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November 14, 2007 2:22 PM   Subscribe

What kind of mark down do debt collection agencies get on bad private party debt when they buy it?

How much do they expect to collect on it? How much does the person selling the debt get?
posted by 517 to Law & Government (9 answers total) 1 user marked this as a favorite
 
they sell it for 5-15% of face value, usually towards the lower end of that.

most are uncollectible, the rest they'll get a few bucks, and a very few are fully collectible.

this information has ZERO to do with how much they expect. they EXPECT you to pay 100%. and they will do everything in their power to get you to pay 100% OR MORE including all their fees and costs.
posted by Mr_Crazyhorse at 2:34 PM on November 14, 2007


Most purchasers of uncollected debt pay based on the credit rating of the debtor. This data is not generally widely published or publicly available. For an example, you can look at statistics published by community lender Prosper for unsecured loans that are three months or more in default. None of this debt is older than about two years old (the value of debt declines as it ages). Payment ranges vary from 30 cents on the dollar to 2.5 cents on the dollar.
posted by Lame_username at 2:40 PM on November 14, 2007


an interesting follow-up would be (for example):

i had a credit card account account go to collections. i refused to pay the collector and paid the creditor. did the collector buy the debt and not recover anything on it? did the creditor get the repayment and the proceeds of the sale?
posted by klanawa at 2:41 PM on November 14, 2007


klanawa, I work occasionally with business accounts that have gone into default for a very large telecom company. If we make a mistake we will purchase the debt back from the collection agency and submit corrections to the credit bureaus. If we didn't make a mistake we tell them all payments must be made with the collection agency. If you were to try and pay us we'd send back your money.

I'm guessing this is the way most companies would handle their debt.
posted by Octoparrot at 2:43 PM on November 14, 2007


To clarify I work for the very large telecom company....
posted by Octoparrot at 2:44 PM on November 14, 2007


The collection lawyer I used to work for usually paid between .07c to .10c on the dollar for uncollectable debt. Collection rate would go up if he is able to secure a judgment against the debtor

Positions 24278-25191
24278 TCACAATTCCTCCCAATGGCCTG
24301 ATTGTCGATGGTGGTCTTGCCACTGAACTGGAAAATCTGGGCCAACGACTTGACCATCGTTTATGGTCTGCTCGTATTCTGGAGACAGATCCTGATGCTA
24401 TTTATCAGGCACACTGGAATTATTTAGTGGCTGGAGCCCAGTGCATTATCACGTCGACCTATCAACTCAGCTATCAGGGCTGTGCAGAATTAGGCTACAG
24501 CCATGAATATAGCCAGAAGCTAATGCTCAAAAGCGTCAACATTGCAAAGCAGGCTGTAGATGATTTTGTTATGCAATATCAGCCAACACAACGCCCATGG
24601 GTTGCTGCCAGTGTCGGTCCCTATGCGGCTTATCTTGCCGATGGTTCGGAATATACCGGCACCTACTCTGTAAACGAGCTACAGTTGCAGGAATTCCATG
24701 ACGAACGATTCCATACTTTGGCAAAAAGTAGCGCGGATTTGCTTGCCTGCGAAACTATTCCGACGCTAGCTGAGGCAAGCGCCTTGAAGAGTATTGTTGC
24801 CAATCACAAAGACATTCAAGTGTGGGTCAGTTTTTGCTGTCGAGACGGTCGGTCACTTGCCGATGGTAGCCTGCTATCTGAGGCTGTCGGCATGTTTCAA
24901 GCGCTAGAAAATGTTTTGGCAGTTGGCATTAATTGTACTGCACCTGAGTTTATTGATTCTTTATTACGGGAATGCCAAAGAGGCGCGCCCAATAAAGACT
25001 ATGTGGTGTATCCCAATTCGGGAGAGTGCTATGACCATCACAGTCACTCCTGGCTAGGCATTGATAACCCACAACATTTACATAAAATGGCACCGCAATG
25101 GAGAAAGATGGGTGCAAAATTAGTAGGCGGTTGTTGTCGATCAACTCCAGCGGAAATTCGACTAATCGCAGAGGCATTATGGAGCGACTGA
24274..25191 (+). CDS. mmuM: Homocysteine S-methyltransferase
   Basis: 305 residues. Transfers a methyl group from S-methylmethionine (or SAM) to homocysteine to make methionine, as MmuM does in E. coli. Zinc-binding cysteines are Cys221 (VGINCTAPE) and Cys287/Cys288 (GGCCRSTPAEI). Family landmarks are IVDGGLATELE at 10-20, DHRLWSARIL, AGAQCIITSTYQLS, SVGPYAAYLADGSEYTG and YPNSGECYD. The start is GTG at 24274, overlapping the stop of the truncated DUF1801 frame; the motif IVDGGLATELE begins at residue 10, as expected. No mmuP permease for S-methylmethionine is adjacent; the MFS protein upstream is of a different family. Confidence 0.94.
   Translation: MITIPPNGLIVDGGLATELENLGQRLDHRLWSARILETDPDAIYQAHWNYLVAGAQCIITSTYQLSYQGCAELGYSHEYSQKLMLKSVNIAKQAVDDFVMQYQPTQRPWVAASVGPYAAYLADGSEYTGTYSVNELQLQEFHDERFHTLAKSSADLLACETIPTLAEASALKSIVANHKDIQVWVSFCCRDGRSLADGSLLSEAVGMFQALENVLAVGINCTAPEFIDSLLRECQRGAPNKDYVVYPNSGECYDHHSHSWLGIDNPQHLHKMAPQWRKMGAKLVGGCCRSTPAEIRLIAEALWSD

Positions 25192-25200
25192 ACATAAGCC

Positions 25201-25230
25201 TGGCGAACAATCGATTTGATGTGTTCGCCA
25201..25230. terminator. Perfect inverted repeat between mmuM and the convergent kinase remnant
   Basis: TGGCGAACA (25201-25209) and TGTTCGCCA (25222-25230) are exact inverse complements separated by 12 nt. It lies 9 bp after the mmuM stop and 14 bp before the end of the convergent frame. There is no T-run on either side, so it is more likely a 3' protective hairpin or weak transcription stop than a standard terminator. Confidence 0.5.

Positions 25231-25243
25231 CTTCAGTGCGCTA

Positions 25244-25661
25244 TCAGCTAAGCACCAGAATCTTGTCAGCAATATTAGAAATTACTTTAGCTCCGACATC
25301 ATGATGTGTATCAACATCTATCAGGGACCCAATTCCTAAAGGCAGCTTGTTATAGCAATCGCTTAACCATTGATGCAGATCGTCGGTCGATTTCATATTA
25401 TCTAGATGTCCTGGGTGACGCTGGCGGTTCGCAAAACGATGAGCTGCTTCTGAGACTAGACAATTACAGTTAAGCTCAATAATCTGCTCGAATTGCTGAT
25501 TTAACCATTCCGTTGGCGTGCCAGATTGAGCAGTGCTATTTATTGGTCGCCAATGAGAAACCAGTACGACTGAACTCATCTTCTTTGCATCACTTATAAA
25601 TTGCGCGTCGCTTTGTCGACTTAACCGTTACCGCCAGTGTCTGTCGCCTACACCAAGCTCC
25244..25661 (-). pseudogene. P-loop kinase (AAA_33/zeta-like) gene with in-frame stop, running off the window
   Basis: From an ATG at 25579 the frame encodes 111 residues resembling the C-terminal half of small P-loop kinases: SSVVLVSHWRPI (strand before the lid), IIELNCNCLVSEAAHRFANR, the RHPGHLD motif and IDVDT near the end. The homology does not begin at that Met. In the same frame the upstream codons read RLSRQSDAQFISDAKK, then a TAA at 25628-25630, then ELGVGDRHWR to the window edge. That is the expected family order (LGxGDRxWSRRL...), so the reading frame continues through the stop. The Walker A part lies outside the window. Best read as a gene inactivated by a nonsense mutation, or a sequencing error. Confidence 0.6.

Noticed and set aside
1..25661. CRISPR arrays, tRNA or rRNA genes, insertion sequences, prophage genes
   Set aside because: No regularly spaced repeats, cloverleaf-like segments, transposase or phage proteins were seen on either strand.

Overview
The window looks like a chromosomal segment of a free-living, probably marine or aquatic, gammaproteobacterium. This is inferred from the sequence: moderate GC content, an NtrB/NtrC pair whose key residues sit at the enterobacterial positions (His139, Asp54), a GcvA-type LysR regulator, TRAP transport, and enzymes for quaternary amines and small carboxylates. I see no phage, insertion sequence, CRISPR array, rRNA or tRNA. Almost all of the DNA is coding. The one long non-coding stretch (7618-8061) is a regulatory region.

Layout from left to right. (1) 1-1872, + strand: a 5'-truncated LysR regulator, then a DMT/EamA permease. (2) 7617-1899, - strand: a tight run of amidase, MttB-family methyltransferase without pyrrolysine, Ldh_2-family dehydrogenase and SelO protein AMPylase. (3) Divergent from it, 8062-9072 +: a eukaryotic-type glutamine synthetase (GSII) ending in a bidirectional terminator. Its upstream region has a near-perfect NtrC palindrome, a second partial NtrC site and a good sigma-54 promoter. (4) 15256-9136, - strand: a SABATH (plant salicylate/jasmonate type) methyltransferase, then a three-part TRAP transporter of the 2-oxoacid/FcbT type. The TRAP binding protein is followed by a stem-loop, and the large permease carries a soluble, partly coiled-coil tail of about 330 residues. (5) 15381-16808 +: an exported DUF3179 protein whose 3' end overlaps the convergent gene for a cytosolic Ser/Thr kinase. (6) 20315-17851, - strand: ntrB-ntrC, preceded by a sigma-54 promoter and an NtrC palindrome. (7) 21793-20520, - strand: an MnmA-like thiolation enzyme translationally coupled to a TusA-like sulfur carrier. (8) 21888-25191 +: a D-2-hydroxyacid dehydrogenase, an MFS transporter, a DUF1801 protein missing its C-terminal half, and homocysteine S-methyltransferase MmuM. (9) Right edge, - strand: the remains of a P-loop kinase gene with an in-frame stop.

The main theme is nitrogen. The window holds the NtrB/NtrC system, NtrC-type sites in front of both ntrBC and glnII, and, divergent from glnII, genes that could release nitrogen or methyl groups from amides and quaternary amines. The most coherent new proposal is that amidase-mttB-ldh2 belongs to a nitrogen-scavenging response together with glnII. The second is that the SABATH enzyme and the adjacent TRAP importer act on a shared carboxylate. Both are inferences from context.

posted by kanemano at 2:44 PM on November 14, 2007


interesting, octoparrot. thanks. i guess my creditor would rather have the full value of the debt than some pittance ;)
posted by klanawa at 2:55 PM on November 14, 2007


I think it is a matter of logistics for very large companies. It costs us more to deal with the individual account collections at that point than we'd collect if we continued to deal with them directly.

The circumstances I've dealt with were executive level escalations so they tend to get special handling.
posted by Octoparrot at 3:43 PM on November 14, 2007


Here's the business model I've seen for companies that purchase charged-off (as in written off by the company selling the debt) credit card accounts and consumer installment loans:

Purchase price: 6-12% of face value (let's use 8% for this example). So the buyer pays $8 for every $100 of face value debt.

% of accounts with enough info to pursue legal action: 40%

Collection rate of accounts w/ legal action: 30% of face

Collection rate of accounts w/o legal action: 15% of face

That comes to $21 collected for every $100 of face value acquired, or 2.6x purchase price.

That's the goal, anyway. These are the kind of statistics you'd see at a scale operator--so someone who has in-house attorneys and call centers.
posted by mullacc at 4:47 PM on November 14, 2007


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